Algerian authorities are embarking on a "Clean Hands" campaign aimed at rooting out corruption that has been linked to top tycoons and current and former government officials.
Corruption is a major complaint of the masses of protesters who helped drive longtime leader Abdelaziz Bouteflika from office earlier this month. New protests are scheduled for Friday.
Several influential Algerians have been questioned or arrested in recent days. Among them is Issad Rebrab, head of Algeria's biggest private conglomerate Cevital, who is suspected of possible customs-related violations and other financial wrongdoing, according to prosecutors.
Rebrab, 75, is estimated by Forbes to be Algeria's richest man and employs 18,000 workers in his agribusiness empire.
He tweeted that he went in voluntarily for police questioning. He was questioned for six hours before being taken to the El Harrach prison.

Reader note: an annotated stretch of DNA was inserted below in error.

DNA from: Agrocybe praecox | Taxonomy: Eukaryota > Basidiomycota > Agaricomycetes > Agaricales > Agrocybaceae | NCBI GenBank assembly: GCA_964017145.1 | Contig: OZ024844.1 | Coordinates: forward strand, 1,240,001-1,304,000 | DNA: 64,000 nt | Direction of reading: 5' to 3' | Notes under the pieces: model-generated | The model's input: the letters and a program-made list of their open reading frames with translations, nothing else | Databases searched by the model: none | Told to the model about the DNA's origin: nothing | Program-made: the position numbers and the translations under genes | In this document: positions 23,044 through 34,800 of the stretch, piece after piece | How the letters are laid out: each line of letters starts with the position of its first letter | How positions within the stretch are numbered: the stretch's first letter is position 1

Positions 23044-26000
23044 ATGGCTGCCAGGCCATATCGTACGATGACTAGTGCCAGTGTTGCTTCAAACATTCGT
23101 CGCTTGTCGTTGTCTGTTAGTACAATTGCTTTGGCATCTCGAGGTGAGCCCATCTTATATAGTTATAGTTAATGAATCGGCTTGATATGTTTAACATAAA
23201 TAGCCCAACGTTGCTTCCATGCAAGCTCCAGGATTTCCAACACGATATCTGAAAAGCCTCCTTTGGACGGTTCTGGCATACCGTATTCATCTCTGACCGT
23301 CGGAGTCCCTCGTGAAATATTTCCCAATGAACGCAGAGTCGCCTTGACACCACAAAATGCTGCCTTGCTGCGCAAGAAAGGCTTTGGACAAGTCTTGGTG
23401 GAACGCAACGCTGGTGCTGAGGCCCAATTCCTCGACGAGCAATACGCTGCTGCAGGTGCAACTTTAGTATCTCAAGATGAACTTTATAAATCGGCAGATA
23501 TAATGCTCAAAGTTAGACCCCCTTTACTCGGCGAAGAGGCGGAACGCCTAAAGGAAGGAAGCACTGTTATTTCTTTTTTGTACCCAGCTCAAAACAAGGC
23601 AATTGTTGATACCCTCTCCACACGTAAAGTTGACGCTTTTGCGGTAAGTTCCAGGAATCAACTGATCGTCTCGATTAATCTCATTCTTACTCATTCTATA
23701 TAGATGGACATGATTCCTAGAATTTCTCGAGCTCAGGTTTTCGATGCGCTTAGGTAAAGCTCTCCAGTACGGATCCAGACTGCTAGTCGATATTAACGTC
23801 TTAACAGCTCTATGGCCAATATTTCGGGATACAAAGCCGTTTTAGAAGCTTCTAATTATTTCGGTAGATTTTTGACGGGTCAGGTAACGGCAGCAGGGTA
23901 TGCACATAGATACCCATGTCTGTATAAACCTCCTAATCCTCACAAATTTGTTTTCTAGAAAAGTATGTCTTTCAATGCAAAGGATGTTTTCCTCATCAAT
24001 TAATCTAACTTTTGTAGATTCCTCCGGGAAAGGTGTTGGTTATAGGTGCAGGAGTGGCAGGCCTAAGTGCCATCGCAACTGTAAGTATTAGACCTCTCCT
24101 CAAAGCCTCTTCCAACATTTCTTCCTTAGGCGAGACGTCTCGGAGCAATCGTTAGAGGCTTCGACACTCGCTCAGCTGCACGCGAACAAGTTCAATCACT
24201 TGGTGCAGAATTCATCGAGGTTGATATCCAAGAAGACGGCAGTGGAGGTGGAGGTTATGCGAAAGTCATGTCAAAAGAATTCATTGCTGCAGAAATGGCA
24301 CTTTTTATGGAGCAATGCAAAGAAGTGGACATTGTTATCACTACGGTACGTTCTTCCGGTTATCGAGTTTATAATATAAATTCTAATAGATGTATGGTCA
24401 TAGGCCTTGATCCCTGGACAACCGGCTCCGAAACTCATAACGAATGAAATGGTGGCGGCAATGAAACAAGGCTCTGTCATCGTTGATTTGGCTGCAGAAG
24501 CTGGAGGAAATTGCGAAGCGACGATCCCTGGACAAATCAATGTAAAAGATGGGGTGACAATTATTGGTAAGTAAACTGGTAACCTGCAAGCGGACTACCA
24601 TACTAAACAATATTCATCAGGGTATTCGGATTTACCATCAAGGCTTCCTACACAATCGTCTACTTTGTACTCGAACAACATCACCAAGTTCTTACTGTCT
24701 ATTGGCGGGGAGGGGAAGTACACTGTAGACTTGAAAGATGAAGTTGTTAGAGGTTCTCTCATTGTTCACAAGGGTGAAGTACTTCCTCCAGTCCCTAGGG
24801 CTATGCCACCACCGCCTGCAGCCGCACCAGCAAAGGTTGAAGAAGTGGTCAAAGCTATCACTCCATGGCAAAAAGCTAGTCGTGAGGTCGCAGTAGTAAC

Others targeted include a legislator accused of accepting bribes from a Chinese company.
Also detained for questioning this week were three wealthy brothers believed close to Bouteflika's brother Said, and seven Industry Ministry officials suspected of "non respect of contractual commitments with state enterprises" and influence trading.
The Kouninef brothers' lawyers said they are respecting the legal procedures but need time to consult the case files before commenting. The brothers made their fortune in the oil, food and advertising businesses.
The highest court in Algeria announced in a statement Wednesday that it is considering a case against ex-energy minister Chakib Khelil for acts related to "violations of foreign exchange laws and transfers of capital to foreigners." Khelil is a close friend of Bouteflika and a high school classmate.
Other former ministers are also targeted.